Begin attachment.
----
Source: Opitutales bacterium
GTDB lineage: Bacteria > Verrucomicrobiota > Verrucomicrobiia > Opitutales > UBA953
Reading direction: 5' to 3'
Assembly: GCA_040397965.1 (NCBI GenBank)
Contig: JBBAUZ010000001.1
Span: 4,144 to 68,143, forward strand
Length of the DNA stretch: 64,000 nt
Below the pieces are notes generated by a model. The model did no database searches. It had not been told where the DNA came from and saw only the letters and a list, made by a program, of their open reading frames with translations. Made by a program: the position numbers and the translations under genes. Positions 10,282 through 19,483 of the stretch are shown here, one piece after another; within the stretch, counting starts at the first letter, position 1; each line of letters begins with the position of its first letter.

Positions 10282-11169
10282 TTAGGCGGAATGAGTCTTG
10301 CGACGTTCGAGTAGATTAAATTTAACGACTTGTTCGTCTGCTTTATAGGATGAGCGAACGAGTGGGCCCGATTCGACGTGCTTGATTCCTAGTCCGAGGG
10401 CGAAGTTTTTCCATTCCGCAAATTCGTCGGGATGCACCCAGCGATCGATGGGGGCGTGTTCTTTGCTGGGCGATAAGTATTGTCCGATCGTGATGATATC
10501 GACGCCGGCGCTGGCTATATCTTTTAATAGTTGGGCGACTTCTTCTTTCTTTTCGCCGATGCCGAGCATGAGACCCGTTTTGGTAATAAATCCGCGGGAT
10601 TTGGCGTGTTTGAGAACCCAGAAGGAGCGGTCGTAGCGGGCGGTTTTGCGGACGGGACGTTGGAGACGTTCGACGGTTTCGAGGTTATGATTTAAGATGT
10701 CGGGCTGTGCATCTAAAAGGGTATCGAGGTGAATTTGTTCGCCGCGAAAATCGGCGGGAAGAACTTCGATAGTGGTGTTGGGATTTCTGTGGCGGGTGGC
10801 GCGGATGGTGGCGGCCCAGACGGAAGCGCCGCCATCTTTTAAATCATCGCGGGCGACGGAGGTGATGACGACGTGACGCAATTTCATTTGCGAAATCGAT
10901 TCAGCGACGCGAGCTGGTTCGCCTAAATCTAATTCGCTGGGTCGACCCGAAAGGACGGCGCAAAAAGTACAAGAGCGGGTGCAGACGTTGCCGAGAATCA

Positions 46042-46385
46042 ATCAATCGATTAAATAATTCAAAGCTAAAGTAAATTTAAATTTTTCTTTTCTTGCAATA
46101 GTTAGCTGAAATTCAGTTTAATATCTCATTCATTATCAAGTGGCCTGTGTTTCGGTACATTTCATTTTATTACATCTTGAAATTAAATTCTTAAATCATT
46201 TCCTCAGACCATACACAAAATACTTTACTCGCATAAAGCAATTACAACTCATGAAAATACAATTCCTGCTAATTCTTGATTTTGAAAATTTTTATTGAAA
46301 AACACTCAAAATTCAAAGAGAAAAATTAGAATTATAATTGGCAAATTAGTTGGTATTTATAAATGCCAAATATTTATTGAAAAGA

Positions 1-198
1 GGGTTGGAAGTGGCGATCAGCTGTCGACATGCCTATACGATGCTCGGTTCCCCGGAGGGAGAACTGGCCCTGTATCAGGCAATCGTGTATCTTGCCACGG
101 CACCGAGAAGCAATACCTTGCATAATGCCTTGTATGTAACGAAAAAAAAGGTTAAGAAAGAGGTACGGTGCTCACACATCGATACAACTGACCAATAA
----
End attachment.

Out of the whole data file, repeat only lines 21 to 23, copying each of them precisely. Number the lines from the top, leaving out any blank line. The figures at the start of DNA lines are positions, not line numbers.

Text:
46201 TCCTCAGACCATACACAAAATACTTTACTCGCATAAAGCAATTACAACTCATGAAAATACAATTCCTGCTAATTCTTGATTTTGAAAATTTTTATTGAAA
46301 AACACTCAAAATTCAAAGAGAAAAATTAGAATTATAATTGGCAAATTAGTTGGTATTTATAAATGCCAAATATTTATTGAAAAGA

Positions 1-198